2. New Jersey – Expanding on the discussion in LB4HR #9-2012 about posting a notice of the right to be free from gender-based pay discrimination, the NJ Dep’t of Labor and Workforce Development has published proposed rules.  The rules echo the statute but also explain that [1] the 50 employees needed to trigger coverage do not all have to be employed in NJ; and [2] the posting requirement can be satisfied electronically on the Internet or an intranet accessible to employees.

3. New York – Labor Law sec. 198 already provides for liquidated damages in amount equal to wages owed (aka double damages), when an employer fails to pay wages owed to an employee.  Assembly Bill No. 249 proposes to increase the liquidated damage to twice the amount owed to the employee, creating triple damages, when either [1] the wages remain unpaid for more than 30 days; or [2] the employer failed to pay wages owed to ten employees or more.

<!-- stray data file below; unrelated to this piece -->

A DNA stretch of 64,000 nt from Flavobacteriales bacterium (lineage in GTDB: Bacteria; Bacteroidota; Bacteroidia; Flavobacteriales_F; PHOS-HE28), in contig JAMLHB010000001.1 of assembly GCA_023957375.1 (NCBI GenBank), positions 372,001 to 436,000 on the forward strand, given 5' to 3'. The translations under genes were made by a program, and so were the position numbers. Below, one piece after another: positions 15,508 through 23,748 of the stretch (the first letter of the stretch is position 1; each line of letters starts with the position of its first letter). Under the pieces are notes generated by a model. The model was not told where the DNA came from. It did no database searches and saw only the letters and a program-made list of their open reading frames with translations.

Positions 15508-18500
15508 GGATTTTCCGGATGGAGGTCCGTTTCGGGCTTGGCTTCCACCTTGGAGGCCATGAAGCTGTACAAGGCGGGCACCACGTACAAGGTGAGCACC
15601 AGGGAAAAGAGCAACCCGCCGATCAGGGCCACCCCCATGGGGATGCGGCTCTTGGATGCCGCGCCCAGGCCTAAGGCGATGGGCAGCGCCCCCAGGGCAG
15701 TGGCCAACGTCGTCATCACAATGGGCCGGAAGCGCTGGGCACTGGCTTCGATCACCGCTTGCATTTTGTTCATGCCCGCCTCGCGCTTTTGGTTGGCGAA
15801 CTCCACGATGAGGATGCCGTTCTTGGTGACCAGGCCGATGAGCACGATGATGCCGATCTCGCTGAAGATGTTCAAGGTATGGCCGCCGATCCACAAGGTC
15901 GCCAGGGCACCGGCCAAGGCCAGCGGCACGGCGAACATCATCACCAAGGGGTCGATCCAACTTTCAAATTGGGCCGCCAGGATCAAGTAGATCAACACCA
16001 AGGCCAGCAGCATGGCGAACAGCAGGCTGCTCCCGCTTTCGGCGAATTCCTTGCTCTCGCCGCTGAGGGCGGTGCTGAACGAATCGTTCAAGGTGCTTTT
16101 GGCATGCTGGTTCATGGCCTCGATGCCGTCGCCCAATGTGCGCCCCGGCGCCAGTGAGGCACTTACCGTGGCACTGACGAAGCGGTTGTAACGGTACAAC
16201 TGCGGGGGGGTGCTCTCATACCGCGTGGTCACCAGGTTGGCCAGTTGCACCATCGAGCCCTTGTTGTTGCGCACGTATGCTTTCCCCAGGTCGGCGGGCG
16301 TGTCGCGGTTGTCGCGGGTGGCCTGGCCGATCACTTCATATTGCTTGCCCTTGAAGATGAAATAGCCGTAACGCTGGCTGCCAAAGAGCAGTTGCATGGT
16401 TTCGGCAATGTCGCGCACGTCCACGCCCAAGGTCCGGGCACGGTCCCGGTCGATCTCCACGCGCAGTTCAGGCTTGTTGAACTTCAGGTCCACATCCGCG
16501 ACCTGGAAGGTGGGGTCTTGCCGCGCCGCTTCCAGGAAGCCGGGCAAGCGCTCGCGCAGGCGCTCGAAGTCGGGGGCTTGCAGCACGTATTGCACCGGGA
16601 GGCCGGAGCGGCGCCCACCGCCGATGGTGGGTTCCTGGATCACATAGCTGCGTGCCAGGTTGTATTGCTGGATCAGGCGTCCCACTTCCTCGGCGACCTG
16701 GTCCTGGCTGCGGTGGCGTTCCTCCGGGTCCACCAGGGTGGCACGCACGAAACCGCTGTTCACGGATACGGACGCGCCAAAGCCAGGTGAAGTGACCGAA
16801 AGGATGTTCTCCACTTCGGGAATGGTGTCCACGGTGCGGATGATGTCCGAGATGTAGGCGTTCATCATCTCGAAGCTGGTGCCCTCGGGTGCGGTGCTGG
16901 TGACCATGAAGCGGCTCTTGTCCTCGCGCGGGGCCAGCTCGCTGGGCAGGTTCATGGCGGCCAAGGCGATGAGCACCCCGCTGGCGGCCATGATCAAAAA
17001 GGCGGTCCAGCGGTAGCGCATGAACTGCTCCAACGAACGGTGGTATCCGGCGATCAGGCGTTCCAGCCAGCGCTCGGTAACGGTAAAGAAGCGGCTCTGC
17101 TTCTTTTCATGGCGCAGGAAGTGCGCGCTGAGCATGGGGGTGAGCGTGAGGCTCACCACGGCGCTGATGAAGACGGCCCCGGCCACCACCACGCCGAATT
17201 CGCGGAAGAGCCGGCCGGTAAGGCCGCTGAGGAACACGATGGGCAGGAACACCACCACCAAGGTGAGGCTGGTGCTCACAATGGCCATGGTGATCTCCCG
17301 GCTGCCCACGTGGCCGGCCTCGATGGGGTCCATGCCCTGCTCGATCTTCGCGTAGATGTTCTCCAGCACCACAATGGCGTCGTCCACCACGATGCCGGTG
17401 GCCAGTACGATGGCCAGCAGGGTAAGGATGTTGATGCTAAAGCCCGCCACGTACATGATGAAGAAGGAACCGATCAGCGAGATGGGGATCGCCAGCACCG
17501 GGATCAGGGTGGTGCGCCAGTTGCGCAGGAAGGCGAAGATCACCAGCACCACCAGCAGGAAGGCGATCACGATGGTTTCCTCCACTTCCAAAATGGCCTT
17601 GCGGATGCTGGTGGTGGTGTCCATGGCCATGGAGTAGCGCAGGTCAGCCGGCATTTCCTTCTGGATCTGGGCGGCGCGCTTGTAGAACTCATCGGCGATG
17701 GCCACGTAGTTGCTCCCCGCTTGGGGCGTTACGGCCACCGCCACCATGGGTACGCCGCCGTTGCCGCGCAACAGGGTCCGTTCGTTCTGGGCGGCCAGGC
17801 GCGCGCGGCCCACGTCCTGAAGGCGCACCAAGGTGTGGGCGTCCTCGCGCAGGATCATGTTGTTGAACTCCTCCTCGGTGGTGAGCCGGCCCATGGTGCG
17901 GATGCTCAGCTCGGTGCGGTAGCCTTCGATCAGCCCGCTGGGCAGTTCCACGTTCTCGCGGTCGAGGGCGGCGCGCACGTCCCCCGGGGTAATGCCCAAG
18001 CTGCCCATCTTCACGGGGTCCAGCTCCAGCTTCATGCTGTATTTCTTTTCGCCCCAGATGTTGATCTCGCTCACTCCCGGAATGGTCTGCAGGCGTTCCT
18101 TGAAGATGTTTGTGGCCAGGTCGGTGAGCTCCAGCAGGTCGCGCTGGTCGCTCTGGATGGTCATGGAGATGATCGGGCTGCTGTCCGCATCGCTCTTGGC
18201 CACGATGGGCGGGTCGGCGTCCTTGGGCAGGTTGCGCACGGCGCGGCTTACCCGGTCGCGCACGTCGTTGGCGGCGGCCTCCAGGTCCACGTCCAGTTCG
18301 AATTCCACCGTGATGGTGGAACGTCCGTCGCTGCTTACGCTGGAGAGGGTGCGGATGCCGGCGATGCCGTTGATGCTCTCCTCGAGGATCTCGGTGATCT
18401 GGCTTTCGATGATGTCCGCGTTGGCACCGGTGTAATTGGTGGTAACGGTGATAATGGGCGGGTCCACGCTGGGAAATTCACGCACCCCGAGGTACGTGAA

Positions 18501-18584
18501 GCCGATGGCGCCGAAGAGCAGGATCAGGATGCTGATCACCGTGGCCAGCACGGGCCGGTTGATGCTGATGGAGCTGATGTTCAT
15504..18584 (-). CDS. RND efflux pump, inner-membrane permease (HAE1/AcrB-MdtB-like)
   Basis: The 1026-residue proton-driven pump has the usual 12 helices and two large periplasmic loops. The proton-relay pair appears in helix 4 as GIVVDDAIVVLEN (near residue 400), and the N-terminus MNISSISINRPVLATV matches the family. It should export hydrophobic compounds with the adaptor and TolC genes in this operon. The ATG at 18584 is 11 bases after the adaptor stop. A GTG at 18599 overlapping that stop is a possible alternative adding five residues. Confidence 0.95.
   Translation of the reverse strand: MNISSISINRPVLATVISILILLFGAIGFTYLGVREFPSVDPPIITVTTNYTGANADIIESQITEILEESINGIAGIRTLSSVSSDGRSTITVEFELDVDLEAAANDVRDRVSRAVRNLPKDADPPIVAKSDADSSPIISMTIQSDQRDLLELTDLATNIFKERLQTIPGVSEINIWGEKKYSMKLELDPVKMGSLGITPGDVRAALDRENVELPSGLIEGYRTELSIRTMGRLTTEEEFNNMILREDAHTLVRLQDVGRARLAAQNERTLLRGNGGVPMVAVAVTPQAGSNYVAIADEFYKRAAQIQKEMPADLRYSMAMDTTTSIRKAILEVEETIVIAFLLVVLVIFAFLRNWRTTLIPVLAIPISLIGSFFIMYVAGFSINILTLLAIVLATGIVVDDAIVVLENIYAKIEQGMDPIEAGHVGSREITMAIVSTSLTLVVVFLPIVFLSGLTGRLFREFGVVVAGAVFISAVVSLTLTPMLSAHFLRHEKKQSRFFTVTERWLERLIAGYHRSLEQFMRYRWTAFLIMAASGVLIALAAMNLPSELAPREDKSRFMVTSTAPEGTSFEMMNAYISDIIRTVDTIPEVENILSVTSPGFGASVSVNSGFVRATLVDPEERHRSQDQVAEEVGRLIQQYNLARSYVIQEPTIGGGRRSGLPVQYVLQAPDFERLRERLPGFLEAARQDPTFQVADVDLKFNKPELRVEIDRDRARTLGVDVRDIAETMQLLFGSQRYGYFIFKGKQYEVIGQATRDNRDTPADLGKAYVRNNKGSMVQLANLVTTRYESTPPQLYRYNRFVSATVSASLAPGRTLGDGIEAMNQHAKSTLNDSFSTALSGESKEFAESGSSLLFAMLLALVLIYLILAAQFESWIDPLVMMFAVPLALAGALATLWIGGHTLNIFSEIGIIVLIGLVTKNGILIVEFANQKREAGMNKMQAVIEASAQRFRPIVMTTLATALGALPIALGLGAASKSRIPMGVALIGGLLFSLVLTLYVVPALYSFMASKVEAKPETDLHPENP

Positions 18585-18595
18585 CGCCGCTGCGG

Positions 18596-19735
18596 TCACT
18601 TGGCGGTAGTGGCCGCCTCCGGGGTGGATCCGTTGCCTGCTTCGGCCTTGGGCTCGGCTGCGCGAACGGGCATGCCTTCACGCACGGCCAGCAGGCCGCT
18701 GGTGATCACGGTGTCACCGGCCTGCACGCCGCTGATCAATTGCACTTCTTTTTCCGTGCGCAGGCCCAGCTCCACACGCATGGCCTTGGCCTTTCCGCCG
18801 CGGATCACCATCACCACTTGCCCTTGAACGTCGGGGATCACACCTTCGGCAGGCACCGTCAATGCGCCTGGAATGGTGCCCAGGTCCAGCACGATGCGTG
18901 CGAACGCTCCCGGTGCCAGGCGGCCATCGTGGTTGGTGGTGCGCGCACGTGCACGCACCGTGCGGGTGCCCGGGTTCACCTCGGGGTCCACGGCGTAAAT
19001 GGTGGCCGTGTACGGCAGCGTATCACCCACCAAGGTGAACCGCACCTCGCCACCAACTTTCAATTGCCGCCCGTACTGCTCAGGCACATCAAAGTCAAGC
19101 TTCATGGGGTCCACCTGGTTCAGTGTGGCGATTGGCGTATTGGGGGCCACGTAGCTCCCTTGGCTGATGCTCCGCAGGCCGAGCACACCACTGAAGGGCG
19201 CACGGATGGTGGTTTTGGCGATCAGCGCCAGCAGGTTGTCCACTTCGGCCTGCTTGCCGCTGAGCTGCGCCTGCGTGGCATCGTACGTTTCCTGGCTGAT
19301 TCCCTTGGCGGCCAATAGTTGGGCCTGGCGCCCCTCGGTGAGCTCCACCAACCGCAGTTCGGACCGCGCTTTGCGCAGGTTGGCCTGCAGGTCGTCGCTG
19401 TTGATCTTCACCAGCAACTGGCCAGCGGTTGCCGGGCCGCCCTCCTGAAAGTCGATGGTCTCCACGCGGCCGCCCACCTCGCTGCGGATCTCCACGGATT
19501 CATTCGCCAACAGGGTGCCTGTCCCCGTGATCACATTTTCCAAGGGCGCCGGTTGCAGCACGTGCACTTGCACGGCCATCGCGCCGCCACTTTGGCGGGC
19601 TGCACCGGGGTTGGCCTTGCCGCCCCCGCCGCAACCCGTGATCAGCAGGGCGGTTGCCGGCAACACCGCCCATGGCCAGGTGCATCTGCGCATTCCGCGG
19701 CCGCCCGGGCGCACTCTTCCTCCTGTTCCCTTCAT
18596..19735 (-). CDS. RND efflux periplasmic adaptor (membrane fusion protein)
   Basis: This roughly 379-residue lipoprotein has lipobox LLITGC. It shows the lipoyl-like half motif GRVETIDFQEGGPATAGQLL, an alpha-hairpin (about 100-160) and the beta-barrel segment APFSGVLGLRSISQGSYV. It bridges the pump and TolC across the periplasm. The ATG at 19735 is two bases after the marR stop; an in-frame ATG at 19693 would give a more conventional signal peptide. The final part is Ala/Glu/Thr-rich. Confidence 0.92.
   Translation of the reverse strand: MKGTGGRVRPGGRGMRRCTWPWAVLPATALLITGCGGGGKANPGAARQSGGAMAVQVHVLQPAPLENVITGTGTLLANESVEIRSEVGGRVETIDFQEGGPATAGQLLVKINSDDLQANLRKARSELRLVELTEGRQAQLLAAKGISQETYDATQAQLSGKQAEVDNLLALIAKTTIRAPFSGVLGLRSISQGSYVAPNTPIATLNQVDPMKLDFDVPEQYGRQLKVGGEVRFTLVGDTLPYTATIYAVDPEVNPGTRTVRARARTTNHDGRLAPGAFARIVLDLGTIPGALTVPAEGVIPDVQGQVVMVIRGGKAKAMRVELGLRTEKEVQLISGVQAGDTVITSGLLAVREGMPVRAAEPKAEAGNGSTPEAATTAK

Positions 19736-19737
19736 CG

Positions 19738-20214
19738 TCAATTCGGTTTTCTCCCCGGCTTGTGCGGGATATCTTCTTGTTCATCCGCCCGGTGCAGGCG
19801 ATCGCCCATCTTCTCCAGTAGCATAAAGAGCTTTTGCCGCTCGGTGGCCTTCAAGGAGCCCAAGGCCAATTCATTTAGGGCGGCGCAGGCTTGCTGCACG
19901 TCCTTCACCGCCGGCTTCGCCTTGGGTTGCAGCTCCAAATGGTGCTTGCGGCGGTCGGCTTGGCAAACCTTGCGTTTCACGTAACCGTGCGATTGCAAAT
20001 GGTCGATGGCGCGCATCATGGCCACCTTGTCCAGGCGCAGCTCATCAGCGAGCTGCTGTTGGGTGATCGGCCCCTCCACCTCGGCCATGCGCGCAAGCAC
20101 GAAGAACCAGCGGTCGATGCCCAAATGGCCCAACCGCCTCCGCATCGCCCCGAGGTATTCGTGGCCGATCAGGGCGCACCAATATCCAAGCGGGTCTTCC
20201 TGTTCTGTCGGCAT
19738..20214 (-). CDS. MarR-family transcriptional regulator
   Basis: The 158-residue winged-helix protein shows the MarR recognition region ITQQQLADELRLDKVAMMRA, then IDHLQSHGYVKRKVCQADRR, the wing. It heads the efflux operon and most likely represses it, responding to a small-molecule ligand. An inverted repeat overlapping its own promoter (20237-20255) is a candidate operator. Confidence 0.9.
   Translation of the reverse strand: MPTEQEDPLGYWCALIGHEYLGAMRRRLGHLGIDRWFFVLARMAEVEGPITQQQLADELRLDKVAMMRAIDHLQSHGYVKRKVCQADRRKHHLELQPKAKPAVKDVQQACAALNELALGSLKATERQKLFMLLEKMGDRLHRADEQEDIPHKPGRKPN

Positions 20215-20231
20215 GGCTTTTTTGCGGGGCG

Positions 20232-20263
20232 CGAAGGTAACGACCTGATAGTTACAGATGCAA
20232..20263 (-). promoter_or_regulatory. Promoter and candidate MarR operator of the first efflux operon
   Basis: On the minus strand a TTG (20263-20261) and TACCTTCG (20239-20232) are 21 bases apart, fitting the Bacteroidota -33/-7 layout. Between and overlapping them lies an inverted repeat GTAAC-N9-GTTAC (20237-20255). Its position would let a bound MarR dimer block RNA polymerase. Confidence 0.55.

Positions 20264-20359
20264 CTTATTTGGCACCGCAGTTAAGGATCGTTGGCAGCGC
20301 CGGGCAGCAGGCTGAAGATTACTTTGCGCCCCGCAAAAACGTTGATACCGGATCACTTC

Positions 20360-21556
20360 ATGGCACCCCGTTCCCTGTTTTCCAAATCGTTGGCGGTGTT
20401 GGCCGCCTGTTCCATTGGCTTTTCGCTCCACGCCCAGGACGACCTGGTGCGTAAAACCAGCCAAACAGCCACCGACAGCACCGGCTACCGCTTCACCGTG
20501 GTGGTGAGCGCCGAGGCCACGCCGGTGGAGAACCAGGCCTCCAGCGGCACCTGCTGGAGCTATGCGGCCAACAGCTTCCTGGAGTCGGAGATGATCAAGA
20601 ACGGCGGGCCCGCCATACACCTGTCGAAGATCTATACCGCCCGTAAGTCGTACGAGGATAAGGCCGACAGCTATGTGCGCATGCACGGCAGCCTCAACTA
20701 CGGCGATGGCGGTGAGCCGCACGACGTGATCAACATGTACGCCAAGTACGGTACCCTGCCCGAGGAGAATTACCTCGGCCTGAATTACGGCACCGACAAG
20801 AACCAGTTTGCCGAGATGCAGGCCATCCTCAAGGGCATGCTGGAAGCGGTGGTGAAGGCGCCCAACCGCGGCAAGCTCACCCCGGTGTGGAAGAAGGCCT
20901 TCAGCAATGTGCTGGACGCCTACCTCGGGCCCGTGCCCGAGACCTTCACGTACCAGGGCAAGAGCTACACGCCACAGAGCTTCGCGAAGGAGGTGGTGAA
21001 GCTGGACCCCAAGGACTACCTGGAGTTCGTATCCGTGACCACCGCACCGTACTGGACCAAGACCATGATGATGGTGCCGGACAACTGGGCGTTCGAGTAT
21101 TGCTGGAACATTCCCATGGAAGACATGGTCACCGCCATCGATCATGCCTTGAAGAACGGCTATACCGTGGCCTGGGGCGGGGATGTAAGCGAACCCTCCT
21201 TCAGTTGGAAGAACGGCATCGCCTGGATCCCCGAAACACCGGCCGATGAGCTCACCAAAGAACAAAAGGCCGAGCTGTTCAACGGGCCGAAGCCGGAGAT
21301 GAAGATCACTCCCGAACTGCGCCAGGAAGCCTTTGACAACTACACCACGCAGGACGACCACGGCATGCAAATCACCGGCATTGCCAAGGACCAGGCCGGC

4. Ohio – The 6th Circuit upheld summary judgment for the employer by agreeing that a fired employee’s surreptitious recordings of her co-workers, customers (doctors) and managers, in violation of a policy that prohibited such acts, was not protected under Title VII.  The plaintiff argued that she was being treated less favorably than white male peers and her recordings were a form of “opposition” that could support a claim of retaliation.  The Court disagreed, saying opposition is protected only where it is reasonable and there were other means for her to preserve evidence of the alleged discrimination.  While Ohio has a “one-party” consent wiretapping law (which allows recording where at least one party consents), that means her conduct was not illegal under the wiretapping law.  Period.  It does not mean the activity is protected from consequences under other laws.  Jones v. St. Jude Medical S.C., Inc. (6th Cir. Nov. 2012).